Creation of a mathematical model that can accurately predict long-term outcomes post-TBI can assist clinicians involved in all aspects of the child’s care. Compared to traditional regression models, machine-learning algorithms, such as artificial neural networks (ANNs), can provide very strong predictive data despite a relatively low number of poor outcomes.12,16,19 Compared to limitations of degrees of freedom in multivariate analysis models, ANNs can robustly predict binary outcomes given a sufficient number of total data presented to the algorithm. ANN models can be trained and refined, randomly assigning relative weight to each input variable to construct the most robust prediction.3,5,6 Although ANNs are considered “black-box” computational models, their value in clinical medicine has enormous potential to engage in evidence-based medical practice because they can be trained on new patient information. ANN models also benefit from internal validation and testing and tend to have much stronger predictive ability of binary outcomes compared to multivariate regression modeling. Thus, ANNs have been designed to use patient factors and disease characteristics (such as histopathological features from a tumor biopsy or demographic information) to predict outcomes in various clinical models, including TBI, postsurgical outcomes, and complications from surgery.4,6,14,17,18 Previous traditional statistical models have failed in their inflexibility and inability to change based on the data that is presented. Therefore, we aimed to create a model that can predict outcomes using binary and continuous variables allowing for real-time clinical utilization, resulting in greater accuracy and higher predictive value in children sustaining TBI.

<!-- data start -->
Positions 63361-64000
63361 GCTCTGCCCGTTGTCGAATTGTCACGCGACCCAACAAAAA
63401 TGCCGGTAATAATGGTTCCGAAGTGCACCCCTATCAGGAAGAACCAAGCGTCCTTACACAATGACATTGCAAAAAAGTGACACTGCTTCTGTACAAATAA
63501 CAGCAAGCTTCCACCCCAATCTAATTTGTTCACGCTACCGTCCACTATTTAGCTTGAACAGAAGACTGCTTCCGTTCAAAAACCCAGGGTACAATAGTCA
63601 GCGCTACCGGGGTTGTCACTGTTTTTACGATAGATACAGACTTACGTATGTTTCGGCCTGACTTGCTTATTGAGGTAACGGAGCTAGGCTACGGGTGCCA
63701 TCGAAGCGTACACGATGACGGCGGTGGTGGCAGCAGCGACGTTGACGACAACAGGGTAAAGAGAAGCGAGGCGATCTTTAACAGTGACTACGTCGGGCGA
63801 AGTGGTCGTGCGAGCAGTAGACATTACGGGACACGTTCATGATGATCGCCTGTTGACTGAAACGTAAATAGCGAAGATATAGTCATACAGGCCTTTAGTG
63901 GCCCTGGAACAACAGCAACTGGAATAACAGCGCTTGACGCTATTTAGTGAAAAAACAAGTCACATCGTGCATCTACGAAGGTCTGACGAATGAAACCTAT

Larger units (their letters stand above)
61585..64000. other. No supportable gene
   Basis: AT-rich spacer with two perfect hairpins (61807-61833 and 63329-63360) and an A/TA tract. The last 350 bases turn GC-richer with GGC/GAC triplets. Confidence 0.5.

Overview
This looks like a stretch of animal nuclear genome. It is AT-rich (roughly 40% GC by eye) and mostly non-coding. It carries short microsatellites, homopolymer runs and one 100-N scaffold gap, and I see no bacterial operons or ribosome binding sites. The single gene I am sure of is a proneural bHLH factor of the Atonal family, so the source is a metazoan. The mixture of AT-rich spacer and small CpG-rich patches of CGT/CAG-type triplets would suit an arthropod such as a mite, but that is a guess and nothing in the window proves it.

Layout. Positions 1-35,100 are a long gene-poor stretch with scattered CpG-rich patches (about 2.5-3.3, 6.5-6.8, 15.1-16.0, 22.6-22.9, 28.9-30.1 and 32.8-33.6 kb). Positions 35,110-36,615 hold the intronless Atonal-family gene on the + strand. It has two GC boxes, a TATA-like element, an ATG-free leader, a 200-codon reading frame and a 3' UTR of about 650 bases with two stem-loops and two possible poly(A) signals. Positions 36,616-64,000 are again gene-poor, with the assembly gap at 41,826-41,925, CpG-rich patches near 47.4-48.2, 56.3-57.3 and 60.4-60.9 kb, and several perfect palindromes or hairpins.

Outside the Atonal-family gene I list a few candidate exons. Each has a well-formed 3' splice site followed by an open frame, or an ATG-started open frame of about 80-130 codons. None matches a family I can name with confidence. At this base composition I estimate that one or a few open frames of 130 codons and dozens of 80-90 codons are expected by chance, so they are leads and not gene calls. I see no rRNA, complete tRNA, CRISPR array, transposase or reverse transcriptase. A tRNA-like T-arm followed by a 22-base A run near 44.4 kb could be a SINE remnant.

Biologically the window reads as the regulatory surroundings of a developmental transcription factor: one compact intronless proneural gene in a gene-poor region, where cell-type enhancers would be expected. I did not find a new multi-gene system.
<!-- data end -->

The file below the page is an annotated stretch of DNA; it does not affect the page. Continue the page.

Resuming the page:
Methods

Data Collection

Using ICD-9 and ICD-10 codes, electronic medical records of 565 patients (0–18 years of age) treated for mild to severe TBI between 2006 and 2013 at Monroe Carell Jr. Children’s Hospital at Vanderbilt University were reviewed. Patients who did not receive a CT scan within the first 24 hours of admissions were excluded from the study. Patients who suffered fatal injuries on arrival were excluded from analysis. Upon admission, a GCS score was collected by an emergency medicine physician or neurosurgeon. Alternatively, a postgraduate year-4 neurosurgery resident (D.J.V.) retrospectively calculated the GCS score based on the documented physical examination findings if the admitting GCS score was unavailable. The Glasgow Outcome Scale (GOS) score was calculated based on documentation by any medical provider 6 months after TBI. Patients who were lost to follow up before the 6-month assessment but discharged in stable condition following initial injury were assumed to be alive at 6 months after trauma with a GOS score of 5. Admitting blood glucose levels and hemoglobin results were obtained by retrospective chart review. A board-certified radiologist interpreted all CT scans used in this study and hemorrhage (intraventricular, intracerebral, and subarachnoid), presence of midline shift above 5 mm, cistern integrity, hematoma (epidural and subdural), and mass lesions > 25 mm3 was documented. CT classification systems—Marshall, Helsinki, and Rotterdam—were applied as previously described.13